Sewickley Heights’ McLean chooses to play polo for Virginia

Friday, April 20, 2018 | 11:00 PM


After repeating as national champion with his scholastic team, Jack McLean of Sewickley Heights will continue his polo career with one of the top college programs in the nation.

McLean, a senior who does high school online, is practicing with the Virginia polo club and plans to compete for it next season.

McLean led Maryland to the United States Polo Association Open National Interscholastic title in March at Cornell. He was one of four players named tournament all-star.

Maryland, the Southeastern Regional champion, downed Northeastern Regional champion Gardnertown, of New York, 20-11, in the final. In one stretch, McLean and a teammate combined for seven goals.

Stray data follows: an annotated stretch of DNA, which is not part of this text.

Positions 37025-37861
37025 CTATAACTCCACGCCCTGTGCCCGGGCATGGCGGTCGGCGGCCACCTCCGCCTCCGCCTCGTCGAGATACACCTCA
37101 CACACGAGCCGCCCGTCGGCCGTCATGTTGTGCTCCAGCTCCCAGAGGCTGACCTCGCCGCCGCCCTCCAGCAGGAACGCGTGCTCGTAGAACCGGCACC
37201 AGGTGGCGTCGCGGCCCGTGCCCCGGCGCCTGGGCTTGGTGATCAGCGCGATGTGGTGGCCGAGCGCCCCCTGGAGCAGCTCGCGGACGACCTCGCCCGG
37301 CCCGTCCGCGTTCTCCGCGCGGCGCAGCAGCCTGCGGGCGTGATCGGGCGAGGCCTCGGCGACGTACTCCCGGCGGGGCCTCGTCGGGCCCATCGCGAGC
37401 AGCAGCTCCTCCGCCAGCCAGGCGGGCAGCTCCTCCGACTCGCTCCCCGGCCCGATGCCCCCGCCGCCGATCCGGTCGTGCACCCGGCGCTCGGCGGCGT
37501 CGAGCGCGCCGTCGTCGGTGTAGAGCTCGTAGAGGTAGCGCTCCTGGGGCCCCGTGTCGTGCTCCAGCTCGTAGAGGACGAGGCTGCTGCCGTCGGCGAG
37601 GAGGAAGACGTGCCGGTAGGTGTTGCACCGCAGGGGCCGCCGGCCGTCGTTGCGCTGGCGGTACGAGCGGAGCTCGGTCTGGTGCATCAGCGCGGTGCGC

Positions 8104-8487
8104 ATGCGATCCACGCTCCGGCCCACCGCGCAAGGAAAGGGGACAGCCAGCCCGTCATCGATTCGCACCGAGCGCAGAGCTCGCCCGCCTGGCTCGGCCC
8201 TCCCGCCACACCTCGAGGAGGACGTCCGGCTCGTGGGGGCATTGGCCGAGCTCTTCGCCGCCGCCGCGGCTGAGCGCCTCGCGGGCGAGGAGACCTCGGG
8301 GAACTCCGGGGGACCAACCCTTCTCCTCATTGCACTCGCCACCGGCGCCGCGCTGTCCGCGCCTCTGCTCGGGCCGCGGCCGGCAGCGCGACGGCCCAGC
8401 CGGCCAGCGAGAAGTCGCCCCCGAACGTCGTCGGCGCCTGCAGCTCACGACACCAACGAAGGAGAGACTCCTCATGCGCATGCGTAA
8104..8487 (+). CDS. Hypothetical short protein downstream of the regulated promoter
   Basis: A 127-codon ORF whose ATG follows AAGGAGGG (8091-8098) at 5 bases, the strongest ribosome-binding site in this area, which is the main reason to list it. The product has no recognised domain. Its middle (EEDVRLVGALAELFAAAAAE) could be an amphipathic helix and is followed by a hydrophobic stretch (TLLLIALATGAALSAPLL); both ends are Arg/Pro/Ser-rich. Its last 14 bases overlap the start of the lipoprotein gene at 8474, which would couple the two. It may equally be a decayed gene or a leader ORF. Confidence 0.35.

“It was different this year as I was healthy and fit,” said McLean, who played with a broken ankle last season. “We practiced quite a bit leading up to nationals.”

Maryland coach Kelly Wells said McLean, who is 5-foot-7, has gotten taller and stronger and is a strong rider.

McLean said after working in Virginia, going to college there will be like a second home.

“Inititally, I considered Harvard, but I found UVA had strong academics as well as offered the best polo program in the United States,” he said. “I attended clinics and played interscholastic polo at the (university) polo center.”

McLean, who plans to study finance and pre-law, said his goals are to get a great education, continue to improve and win a national championship.

Virginia has earned 11 national crowns.

Virginia coach Lou Lopez expects McLean to shine if he spends as much time at the barn as anticipated.

“His maturity level is well beyond his years,” Lopez said. “He’s been the type of player I’ve been after for a long time.”

McLean, whose family lives on a farm, has been playing polo for seven years and riding since he was 6 years old, mostly on jumps and fox hunts.

Joseph McLean admires his son’s dedication.

“My wife, Chris, and I are so proud of Jack’s sacrifice and hard work,” he said.

Karen Kadilak is a freelance writer.